Ropsten Ethereum format is an “Ethereum Testnet” that runs the same protocol as Ethereum.

It contains the following fileds:


-Transaction Hash code

-Block Number

-Unix Timestamp

-Date and Time

-Adress From

-Adress To

-Contract Adress

-Value In (in Ethereum)

-Value Out (in Ethereum)


-Transfer Fee (in Ethereum)



The experimental prototype of the proposed remitance model was evaluated over two days from May 22 to May 23, 2019, each day from 9 am to 4 am GMT+1 using the experimental prototype. 160 remittance transactions were performed. All the transactions details are publicly available on the Ropsten public log available at: On the day of the transactions, the value of one Ether was $230.17 USD.


The proposed model was evaluated in regard to 2 criterions. The first was to ensure that the entire process behaved in a trustworthy manner in regard to the intention of the expeditor and the second examined the financial cost of using the system compared to actual MTO services.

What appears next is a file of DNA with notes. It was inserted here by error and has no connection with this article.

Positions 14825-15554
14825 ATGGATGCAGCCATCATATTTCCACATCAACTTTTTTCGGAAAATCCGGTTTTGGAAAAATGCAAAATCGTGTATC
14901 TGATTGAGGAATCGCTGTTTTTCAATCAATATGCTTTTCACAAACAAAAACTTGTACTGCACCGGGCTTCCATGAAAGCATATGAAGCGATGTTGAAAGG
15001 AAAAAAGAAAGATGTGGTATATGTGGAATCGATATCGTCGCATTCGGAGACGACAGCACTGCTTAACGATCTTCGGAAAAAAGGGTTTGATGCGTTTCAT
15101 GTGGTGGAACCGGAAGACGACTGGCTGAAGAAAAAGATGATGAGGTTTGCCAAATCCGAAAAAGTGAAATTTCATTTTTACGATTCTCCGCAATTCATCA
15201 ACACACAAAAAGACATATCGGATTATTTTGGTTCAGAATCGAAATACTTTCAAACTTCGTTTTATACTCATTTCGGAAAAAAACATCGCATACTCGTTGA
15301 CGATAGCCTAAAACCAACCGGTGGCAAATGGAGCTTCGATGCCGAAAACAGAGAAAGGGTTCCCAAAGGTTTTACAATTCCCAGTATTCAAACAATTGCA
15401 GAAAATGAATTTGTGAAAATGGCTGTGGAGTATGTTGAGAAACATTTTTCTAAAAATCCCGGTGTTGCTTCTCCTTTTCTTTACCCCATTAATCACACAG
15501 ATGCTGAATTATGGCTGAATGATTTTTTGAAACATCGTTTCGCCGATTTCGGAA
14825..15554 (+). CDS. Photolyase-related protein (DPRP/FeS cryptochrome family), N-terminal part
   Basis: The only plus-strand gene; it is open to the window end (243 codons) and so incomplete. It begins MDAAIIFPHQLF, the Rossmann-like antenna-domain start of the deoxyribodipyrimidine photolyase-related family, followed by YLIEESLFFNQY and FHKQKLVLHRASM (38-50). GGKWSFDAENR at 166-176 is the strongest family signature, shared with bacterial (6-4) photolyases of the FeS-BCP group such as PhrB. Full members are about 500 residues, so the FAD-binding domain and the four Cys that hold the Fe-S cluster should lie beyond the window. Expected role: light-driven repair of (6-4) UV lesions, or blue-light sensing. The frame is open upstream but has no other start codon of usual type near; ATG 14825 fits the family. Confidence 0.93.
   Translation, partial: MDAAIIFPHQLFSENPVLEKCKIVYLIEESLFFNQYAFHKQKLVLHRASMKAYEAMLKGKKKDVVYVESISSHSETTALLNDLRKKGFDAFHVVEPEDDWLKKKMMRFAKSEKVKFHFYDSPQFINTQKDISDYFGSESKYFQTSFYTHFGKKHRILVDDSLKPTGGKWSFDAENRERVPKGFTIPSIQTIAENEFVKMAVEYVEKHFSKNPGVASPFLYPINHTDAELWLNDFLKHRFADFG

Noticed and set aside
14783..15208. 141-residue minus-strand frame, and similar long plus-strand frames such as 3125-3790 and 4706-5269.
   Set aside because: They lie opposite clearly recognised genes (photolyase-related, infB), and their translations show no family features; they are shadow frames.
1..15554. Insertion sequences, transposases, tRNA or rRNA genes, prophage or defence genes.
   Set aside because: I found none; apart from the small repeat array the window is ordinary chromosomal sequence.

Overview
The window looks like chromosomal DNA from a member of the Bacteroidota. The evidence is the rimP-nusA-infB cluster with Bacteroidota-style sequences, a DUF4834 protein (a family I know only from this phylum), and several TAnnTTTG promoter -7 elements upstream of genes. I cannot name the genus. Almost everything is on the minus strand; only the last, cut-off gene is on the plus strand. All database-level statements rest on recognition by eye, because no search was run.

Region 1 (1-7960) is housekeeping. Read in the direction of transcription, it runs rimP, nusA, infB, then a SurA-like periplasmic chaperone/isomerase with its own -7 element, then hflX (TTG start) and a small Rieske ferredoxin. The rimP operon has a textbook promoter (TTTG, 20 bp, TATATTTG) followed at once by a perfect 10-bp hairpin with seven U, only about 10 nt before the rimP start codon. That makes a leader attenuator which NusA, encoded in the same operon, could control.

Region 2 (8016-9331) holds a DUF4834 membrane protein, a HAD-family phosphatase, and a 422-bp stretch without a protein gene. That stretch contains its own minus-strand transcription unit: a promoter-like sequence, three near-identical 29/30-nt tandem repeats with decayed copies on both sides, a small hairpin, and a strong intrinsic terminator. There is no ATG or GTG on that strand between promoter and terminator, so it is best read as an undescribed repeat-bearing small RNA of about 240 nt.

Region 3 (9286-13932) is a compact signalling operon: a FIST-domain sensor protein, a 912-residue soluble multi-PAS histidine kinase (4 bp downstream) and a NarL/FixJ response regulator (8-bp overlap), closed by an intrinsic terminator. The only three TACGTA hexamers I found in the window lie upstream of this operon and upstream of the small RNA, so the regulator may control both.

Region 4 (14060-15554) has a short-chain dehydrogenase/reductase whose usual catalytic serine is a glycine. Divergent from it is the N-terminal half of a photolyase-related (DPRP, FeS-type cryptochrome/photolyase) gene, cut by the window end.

To test the trustworthiness of the model, different scenarios were tested to ensure that the logic embedded in the application prototype behaved as expected. These test scenarios were simulated using Selenium, a Web automation framework. Selenium simulates human interaction using a web based application. With Selenium, one can track every key stroke a user enters in the system, and at each step check the internal state of the system. Testing using Selenium not only allows us to test the quality of the code, but it also tests the overall behavior of the system as seen by the end user, especially the page responsiveness.